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Historical context[ edit ] Horace composed in traditional metres borrowed from Archaic Greeceemploying hexameters in his Satires and Epistles, and iambs in his Epodes, all of which were relatively easy to adapt into Latin forms.
His Odes featured more complex measures, including alcaics and sapphicswhich were sometimes a difficult fit for Latin structure and syntax.
Despite these traditional metres, he presented himself as a partisan in the development of a new and sophisticated style. He was influenced in particular by Hellenistic aesthetics of brevity, elegance and polish, as modeled in the work of Callimachus.
Though elitist in its literary standards, it was written for a wide audience, as a public form of art. Archilochus and Alcaeus were aristocratic Greeks whose poetry had a social and religious function that was immediately intelligible to their audiences but which became a mere artifice or literary motif when transposed to Rome.
However, the artifice of the Odes is also integral to their success, since they could now accommodate a wide range of emotional effects, and the blend of Greek and Roman elements adds a sense of detachment and universality. It was no idle boast. His Epodes were modeled on the verses of the Greek poet, as 'blame poetry', yet he avoided targeting real scapegoats.
Whereas Archilochus presented himself as a serious and vigorous opponent of wrong-doers, Horace aimed for comic effects and adopted the persona of a weak and ineffectual critic of his times as symbolized for example in his surrender to the witch Canidia in the final epode.
He imitated other Greek lyric poets as well, employing a 'motto' technique, beginning each ode with some reference to a Greek original and then diverging from it. Horace was a mere freedman's son who had to tread carefully.
His work expressed genuine freedom or libertas. His style included 'metrical vandalism' and looseness of structure. Horace instead adopted an oblique and ironic style of satire, ridiculing stock characters and anonymous targets. His libertas was the private freedom of a philosophical outlook, not a political or social privilege.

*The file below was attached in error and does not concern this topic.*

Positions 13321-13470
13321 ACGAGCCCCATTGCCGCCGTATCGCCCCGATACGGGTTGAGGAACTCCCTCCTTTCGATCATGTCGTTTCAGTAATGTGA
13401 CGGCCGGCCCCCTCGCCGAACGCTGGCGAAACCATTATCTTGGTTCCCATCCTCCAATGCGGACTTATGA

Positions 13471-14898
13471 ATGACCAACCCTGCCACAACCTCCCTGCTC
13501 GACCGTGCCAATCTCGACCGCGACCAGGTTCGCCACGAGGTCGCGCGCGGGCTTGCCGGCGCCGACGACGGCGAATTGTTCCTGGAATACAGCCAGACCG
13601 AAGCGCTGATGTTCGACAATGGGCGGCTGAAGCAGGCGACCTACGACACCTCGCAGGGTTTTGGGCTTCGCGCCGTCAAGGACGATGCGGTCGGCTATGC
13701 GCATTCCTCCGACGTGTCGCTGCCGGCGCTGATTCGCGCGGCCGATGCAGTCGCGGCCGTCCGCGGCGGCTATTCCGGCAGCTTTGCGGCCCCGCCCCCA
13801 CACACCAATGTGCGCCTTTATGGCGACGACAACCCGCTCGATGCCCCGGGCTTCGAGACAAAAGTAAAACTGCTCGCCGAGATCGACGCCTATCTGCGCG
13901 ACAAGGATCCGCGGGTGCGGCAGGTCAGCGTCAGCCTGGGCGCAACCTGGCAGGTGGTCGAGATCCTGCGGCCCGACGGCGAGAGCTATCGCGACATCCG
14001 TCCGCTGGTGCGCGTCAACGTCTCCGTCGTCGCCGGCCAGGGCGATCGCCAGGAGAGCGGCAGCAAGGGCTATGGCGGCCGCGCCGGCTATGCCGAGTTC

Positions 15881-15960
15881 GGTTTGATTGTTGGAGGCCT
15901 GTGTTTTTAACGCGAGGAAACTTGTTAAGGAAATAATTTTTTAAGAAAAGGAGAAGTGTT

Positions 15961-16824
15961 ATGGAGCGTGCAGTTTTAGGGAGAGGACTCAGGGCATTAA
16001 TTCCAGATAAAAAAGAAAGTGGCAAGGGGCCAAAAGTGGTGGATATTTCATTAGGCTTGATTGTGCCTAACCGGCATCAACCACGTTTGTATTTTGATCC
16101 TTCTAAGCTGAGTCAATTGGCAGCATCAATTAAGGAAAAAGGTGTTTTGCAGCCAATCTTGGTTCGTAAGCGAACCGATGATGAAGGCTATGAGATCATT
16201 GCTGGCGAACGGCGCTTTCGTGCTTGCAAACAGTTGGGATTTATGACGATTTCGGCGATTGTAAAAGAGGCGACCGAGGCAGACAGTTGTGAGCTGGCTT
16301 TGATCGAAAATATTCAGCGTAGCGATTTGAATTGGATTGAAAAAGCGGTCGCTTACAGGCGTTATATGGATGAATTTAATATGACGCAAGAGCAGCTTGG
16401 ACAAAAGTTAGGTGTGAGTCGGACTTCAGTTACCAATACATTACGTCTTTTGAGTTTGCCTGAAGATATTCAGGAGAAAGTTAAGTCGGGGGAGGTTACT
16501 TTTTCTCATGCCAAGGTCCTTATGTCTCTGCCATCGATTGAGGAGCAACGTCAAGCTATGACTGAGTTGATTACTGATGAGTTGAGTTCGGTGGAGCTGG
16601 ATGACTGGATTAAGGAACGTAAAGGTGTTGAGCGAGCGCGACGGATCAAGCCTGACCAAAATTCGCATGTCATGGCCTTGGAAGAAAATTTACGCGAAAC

There was nothing like it in Greek or Roman literature. Occasionally poems had had some resemblance to letters, including an elegiac poem from Solon to Mimnermus and some lyrical poems from Pindar to Hieron of Syracuse. Lucilius had composed a satire in the form of a letter, and some epistolary poems were composed by Catullus and Propertius.
But nobody before Horace had ever composed an entire collection of verse letters,  let alone letters with a focus on philosophical problems. The sophisticated and flexible style that he had developed in his Satires was adapted to the more serious needs of this new genre. His craftsmanship as a wordsmith is apparent even in his earliest attempts at this or that kind of poetry, but his handling of each genre tended to improve over time as he adapted it to his own needs.
Nevertheless, the first book includes some of his most popular poems. His Epodes and Satires are forms of 'blame poetry' and both have a natural affinity with the moralising and diatribes of Cynicism. This often takes the form of allusions to the work and philosophy of Bion of Borysthenes [nb 13] but it is as much a literary game as a philosophical alignment.
By the time he composed his Epistles, he was a critic of Cynicism along with all impractical and "high-falutin" philosophy in general. Over time, he becomes more confident about his political voice.
Epicureanism is the dominant influence, characterizing about twice as many of these odes as Stoicism. A group of odes combines these two influences in tense relationships, such as Odes 1. While generally favouring the Epicurean lifestyle, the lyric poet is as eclectic as the satiric poet, and in Odes 2.
This book shows greater poetic confidence after the public performance of his "Carmen saeculare" or "Century hymn" at a public festival orchestrated by Augustus.The Online Writing Lab (OWL) at Purdue University houses writing resources and instructional material, and we provide these as a free service of the Writing Lab at Purdue.
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